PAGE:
But as has happened in the past, the platform owner may say sorry, but gives no compensation to the business user who has spent many a hard day building up his online business only to see it swiped away. The new EU legislation has tackled this by requiring the platform owner to set up an internal complaint-handling system to facilitate out-of-court dispute resolution.
This will be much appreciated by the small business owners who seldom can afford to take large platform corporations to court.
Interestingly, business associations such as the Irish Exporters Association or the Small Firms Association under the new legislation will be granted the right to bring court proceedings on behalf of businesses to enforce the new transparency and dispute settlement rules.
The survey also showed that nine out of 10 Irish businesses that use the internet to sell their products use search engines, with Poland and the UK the second and third highest users of search engines.
Irish businesses are also shown to be leading the way in Europe in the sophisticated use of search engines, with the EU survey showing over two thirds (71%) saying that they use search engine optimisation techniques to appear higher in search results.
However, another study informed the commission that nearly 50% of European businesses operating on platforms experience problems. The study also showed that 38% of problems regarding contractual relations remain unsolved, and 26% are solved but with difficulties.
The new regulations will, it is expected, tackle such concerns. Some Irish and European businesses will still think the new regulations do not go far enough, particularly in the area of protecting their products against parallel selling of a similar product owned by the platform operator.
While it would be unrealistic and counterproductive to require Google or Booking.com to disclose specific algorithms — that information would most likely be exploited by unscrupulous players — the EU would be justified in prohibiting companies that function as internet platform providers from launching products that compete with those of outside existing vendors.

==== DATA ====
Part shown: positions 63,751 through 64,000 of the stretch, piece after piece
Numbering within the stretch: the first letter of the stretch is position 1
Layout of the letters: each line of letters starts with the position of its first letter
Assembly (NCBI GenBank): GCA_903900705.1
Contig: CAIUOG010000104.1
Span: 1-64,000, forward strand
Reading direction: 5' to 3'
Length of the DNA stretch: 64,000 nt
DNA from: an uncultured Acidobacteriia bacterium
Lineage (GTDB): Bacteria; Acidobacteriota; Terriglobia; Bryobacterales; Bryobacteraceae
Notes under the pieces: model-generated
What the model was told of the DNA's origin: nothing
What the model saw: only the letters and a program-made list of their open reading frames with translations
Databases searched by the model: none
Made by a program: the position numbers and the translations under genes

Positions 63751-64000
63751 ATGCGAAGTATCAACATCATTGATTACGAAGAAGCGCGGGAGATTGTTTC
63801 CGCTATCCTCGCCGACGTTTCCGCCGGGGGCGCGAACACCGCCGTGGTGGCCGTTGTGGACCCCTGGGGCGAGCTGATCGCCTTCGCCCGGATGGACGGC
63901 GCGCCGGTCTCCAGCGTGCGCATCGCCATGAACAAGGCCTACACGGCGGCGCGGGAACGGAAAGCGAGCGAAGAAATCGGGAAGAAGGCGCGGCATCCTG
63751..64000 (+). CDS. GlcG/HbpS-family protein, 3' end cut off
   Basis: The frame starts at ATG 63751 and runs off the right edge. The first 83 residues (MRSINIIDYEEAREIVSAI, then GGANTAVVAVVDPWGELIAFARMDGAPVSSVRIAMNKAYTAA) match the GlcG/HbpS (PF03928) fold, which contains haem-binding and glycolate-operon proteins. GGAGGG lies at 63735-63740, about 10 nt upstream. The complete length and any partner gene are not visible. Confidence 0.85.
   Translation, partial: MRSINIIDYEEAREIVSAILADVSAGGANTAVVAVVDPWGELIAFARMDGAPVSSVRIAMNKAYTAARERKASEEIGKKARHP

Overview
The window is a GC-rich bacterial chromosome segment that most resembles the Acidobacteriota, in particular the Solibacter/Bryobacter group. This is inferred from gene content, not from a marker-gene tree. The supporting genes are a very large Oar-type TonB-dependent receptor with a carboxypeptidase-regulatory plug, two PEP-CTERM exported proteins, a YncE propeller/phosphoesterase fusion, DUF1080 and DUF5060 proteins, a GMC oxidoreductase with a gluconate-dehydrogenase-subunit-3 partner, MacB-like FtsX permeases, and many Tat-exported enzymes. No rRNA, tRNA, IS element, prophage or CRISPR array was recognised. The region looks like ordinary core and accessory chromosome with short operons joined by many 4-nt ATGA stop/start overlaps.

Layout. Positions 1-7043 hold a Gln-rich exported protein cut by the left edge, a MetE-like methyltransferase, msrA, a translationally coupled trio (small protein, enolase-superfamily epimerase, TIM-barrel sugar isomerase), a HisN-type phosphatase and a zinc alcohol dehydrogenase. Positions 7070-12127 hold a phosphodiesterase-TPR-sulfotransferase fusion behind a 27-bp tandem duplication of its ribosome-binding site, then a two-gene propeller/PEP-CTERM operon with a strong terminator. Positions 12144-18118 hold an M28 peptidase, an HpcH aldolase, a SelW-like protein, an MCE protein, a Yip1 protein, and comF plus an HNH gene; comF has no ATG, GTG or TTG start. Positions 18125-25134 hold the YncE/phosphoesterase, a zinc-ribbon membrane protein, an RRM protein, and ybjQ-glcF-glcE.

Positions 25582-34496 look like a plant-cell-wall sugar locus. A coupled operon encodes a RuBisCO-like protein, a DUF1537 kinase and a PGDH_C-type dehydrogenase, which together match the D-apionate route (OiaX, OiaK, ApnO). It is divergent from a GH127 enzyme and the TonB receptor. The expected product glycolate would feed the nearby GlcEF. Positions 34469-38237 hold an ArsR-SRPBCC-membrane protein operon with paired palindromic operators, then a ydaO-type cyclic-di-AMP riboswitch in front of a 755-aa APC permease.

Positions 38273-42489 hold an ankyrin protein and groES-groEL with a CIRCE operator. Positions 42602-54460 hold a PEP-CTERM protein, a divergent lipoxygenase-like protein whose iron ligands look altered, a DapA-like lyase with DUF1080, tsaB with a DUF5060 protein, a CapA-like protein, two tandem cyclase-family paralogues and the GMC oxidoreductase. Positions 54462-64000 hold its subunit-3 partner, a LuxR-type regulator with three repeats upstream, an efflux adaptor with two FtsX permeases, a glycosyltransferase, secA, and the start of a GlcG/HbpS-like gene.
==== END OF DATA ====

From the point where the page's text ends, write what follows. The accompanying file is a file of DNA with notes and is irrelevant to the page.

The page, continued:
A further regulatory measure such as this may be considered draconian, but would show that the EU will not tolerate ongoing breach of its competition rules. It would probably add significantly to the Trump ranting and an
increase in the transatlantic trade war, as it would mean requiring Apple to spin off Apple Music and perhaps even all of its app and content business.
Google would have to get rid of its shopping-comparison engine, already the subject of an EU fine and all similar products — for example, for airline tickets — that compete with anything that comes up in its “organic” search results. Amazon might need to spin off Marketplace and offer its products on it on the same terms as other sellers.
Such drastic action may be the only way to force these giants in the online industry to reduce their monopolistic practices and allow for more competition.
However, the EU does not have a good track record in effectively enforcing the breakup of monopolies. Perhaps we may have to await action by the US to take a federal antitrust action, which has been effective in the past in breaking up companies like Standard Oil who monopolised the oil industry, and AT&T, who dominated the telephone industry for decades.
Microsoft might have become the dominant company in search and mobile without the scrutiny that the US Federal antitrust case brought in 2002. Throughout history, entrepreneurs have often needed government’s help to dislodge a monopolist — and may today need it again.
Meanwhile, the proposed EU regulation, which has been with member states since April, is expected to be agreed soon and enacted across the EU in the autumn, according to sources in Brussels.
John Whelan is an expert in global trade